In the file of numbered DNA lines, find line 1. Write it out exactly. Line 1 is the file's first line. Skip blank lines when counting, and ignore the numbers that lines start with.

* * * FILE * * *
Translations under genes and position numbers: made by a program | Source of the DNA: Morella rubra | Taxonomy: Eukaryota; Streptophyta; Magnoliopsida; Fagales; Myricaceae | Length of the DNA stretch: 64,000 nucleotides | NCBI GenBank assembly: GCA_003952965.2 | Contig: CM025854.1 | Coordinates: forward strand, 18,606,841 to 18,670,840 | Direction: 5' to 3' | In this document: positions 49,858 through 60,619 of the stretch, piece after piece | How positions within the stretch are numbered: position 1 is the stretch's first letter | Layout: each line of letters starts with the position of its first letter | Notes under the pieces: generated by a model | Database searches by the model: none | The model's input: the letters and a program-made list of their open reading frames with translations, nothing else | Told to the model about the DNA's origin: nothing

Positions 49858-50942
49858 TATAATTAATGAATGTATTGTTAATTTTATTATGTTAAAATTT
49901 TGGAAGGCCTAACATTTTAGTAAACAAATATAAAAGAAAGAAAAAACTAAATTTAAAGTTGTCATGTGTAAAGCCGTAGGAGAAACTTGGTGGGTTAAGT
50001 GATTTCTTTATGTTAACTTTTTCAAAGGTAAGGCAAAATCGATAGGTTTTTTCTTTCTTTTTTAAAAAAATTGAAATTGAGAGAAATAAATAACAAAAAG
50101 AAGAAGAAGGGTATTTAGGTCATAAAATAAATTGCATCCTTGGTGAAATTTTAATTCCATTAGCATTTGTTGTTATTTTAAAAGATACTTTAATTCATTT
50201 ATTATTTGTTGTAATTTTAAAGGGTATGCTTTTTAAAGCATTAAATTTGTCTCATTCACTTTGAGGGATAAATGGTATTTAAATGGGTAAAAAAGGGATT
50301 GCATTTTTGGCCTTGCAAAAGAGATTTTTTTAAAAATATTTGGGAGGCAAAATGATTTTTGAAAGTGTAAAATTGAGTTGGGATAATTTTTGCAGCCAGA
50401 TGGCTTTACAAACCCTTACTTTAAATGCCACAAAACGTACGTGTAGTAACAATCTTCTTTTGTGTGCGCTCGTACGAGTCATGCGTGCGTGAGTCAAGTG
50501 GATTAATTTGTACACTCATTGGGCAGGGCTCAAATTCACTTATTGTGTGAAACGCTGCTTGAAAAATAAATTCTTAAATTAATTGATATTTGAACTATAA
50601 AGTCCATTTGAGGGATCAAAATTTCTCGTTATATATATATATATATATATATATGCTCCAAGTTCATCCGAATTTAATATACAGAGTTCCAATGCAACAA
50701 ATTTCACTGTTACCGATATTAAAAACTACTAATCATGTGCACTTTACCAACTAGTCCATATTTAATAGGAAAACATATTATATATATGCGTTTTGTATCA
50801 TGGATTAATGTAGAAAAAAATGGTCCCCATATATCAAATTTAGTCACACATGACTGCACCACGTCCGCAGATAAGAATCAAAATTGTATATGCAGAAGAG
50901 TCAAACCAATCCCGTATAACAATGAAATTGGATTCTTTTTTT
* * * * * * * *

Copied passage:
Translations under genes and position numbers: made by a program | Source of the DNA: Morella rubra | Taxonomy: Eukaryota; Streptophyta; Magnoliopsida; Fagales; Myricaceae | Length of the DNA stretch: 64,000 nucleotides | NCBI GenBank assembly: GCA_003952965.2 | Contig: CM025854.1 | Coordinates: forward strand, 18,606,841 to 18,670,840 | Direction: 5' to 3' | In this document: positions 49,858 through 60,619 of the stretch, piece after piece | How positions within the stretch are numbered: position 1 is the stretch's first letter | Layout: each line of letters starts with the position of its first letter | Notes under the pieces: generated by a model | Database searches by the model: none | The model's input: the letters and a program-made list of their open reading frames with translations, nothing else | Told to the model about the DNA's origin: nothing